In the interest of full disclosure, for today’s post I am going to amend my last one with a comment from Derrick.  I feel that as the bearer-of-the-brunt of the Great Flood, he at least deserves to have his story told straight.

(That, and we’re packing and organizing and getting ready to move and I really don’t have time to be on the computer and I’m using today’s format as a total cop-out.)

Tomorrow, I will deliver another story.

Possibly including strippers.

Depends on how serious I am about getting ready for Sunday.

In the meantime:  enjoy!

In my last two posts, I’ve told you about the second building we managed, which was in the glittering (not) Gateway District of East Portland.  Today I will share with you a fond memory that took place in the first building we managed, which was in the (truly) beautiful neighborhood of downtown Lake Oswego.

This building was actually quite pretty, and we had some good times managing it.  One of the best, though, was the night the basement flooded.  With water, did you assume?  No, no, my friends.  With poop.

You see, just below our “Managers” quarters sat a peculiar little basement apartment-of-sorts.  It was basically one large, square room with a linoleum floor, freestanding shower in the center (no wall.  no curtain.) and a large rough white basin for a sink with a broken mirror over it.  I think Rocky Balboa may have trained there once.  It was that kind of place.  The room usually remained empty, as we did not rent it out.  It was some kind of secret hunker that existed for what purpose we knew not.  Much like Wonka’s factory, nobody ever went in, and nobody ever went out.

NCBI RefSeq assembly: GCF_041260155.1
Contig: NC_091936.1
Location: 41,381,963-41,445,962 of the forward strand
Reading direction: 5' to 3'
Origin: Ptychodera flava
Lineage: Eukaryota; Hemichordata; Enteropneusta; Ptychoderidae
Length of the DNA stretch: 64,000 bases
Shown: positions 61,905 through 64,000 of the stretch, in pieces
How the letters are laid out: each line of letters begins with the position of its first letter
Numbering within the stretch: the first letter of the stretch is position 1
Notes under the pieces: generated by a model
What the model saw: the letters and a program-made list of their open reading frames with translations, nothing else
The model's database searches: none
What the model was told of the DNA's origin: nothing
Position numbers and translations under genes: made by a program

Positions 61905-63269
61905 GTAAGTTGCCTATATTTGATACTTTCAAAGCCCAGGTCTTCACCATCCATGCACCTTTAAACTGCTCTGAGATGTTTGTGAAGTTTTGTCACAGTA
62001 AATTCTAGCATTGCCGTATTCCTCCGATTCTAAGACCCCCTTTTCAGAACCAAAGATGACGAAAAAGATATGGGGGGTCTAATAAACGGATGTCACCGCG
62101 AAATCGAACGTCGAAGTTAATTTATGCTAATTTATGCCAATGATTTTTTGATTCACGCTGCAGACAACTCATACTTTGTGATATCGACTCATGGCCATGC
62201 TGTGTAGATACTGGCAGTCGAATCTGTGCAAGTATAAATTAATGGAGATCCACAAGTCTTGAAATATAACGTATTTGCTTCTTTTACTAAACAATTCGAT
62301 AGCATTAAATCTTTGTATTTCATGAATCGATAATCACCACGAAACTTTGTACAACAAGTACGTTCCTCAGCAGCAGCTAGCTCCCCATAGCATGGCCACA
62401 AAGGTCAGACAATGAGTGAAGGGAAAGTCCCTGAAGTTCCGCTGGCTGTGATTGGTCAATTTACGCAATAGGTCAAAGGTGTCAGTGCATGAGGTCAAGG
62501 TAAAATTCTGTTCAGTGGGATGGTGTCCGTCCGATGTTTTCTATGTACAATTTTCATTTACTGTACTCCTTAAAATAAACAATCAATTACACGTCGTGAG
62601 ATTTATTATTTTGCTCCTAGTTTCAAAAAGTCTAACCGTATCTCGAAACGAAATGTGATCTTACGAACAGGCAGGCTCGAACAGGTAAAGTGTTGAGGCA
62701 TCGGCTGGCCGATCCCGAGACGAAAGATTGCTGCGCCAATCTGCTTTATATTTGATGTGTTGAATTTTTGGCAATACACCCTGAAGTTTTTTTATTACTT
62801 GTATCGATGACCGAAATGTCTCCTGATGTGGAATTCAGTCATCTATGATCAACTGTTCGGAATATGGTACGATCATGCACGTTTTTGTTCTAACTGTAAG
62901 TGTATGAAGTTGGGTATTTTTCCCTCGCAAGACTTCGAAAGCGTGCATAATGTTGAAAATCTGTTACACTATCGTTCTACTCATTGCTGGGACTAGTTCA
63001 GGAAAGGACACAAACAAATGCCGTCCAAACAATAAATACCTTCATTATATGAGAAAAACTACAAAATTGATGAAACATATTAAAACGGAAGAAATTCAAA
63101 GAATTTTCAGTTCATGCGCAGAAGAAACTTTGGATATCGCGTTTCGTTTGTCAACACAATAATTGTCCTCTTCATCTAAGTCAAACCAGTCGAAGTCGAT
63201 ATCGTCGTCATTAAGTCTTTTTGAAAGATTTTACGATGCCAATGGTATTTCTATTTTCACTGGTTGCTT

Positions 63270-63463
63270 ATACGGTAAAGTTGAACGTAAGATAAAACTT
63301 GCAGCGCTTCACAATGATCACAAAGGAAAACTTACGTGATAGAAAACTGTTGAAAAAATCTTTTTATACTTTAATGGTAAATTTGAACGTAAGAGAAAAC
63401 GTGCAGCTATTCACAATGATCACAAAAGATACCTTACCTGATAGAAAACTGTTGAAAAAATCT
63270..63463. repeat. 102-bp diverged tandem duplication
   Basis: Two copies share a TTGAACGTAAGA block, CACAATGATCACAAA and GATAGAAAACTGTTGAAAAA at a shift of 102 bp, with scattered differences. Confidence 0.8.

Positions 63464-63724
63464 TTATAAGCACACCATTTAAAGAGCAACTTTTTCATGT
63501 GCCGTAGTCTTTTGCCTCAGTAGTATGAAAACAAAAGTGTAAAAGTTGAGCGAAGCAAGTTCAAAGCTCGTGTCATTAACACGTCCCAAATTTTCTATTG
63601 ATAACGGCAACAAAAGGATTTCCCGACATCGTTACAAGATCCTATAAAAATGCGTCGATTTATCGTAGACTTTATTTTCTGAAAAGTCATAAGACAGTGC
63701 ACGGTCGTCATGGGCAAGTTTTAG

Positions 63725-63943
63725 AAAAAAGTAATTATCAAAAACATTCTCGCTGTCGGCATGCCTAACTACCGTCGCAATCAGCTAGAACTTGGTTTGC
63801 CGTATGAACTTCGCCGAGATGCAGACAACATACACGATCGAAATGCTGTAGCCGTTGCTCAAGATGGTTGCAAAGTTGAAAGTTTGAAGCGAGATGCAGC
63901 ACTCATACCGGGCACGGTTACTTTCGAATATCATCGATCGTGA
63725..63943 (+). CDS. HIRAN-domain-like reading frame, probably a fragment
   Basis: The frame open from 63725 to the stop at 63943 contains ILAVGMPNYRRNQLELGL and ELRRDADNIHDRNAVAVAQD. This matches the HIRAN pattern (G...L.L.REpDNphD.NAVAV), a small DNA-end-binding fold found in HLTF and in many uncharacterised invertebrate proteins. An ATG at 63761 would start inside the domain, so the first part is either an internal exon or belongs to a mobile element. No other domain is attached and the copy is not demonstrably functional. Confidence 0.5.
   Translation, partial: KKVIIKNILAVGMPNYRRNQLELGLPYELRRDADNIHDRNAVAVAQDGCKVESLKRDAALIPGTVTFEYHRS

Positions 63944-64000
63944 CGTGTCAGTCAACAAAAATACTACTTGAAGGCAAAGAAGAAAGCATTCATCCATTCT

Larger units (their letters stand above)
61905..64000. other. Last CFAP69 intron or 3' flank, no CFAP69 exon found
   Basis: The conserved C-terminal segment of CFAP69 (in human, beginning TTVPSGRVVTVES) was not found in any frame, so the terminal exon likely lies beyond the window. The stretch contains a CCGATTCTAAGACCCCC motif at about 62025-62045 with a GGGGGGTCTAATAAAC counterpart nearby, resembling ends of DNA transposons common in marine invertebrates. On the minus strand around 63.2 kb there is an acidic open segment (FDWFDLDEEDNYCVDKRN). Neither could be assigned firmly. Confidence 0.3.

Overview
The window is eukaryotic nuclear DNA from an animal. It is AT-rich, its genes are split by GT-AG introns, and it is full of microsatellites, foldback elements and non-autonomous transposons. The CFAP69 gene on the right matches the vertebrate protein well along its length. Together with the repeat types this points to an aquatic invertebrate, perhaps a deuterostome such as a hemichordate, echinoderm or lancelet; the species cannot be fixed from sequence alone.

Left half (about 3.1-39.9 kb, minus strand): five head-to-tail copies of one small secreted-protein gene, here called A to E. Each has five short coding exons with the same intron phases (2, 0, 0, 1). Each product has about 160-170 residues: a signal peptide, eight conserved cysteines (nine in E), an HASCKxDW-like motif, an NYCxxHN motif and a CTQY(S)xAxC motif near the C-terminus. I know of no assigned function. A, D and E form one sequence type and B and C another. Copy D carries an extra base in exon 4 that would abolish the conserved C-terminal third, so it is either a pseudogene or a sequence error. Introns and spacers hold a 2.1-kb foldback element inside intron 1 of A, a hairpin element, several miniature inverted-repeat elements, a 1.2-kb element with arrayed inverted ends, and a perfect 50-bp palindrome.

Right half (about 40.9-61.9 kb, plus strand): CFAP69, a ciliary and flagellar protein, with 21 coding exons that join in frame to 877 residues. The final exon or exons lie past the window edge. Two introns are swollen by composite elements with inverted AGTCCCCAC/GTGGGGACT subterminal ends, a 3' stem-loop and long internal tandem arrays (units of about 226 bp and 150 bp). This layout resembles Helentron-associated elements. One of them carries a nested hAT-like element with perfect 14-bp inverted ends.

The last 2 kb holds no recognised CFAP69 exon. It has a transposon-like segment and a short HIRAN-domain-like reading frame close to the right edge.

One day, however, our boss Mike showed up on our step and  informed us that he would be moving into the basement apartment  for an undetermined period of time.  He did not tell us why, but we gathered from context clues that it had something to do with a wife and a fight.  Mike was Jack’s contemporary in profession (a liason between us and the owner), but Jack’s exact opposite in background, wealth, and personal grooming.  He was a nice enough guy, though, and we didn’t mind having him underfoot.

A few nights after he arrived we were getting ready for bed when the phone rang, followed by Mike’s frustrated pleas for some help with “a problem” downstairs.  Derrick quickly dressed and rushed down to see what was wrong.  (Have I mentioned lately how glad I am not to be a man?)

I sat in bed reading for awhile when Derrick came back, bursting through the door.  I asked him what was going on.

“Oh my gosh, it’s so gross, it’s so gross, it’ssoooogrooosss!!  Ewww, it’s disgusting!!”

“What?  What is disgusting?  Tell me!”

“Jen, the whole sewer backed up and it’s all floating on Mike’s floor!  It’s creeping up the walls!”

“What do you mean, the ‘sewer?'”

“I mean, the sewer! The toilet!  Right now there’s six inches of urine, toilet paper and turds floating around Mike’s bed and suitcases.  He had thrown some clothes and stuff on the floor, and it’s all covered in feces.  Oh my gosh, it’ssogross, it’ssogross, it’ssoooogrooosss!!” At this point my husband was starting to sound like a girl, but I didn’t blame him.  Shaking his head with clamped lips, Derrick put on some boots and went back downstairs to begin the lengthy process of stopping the flooding and cleaning it up.  (I, of course, had to stay upstairs with the baby.)  (see pp. #5, sentence #3.  So glad.)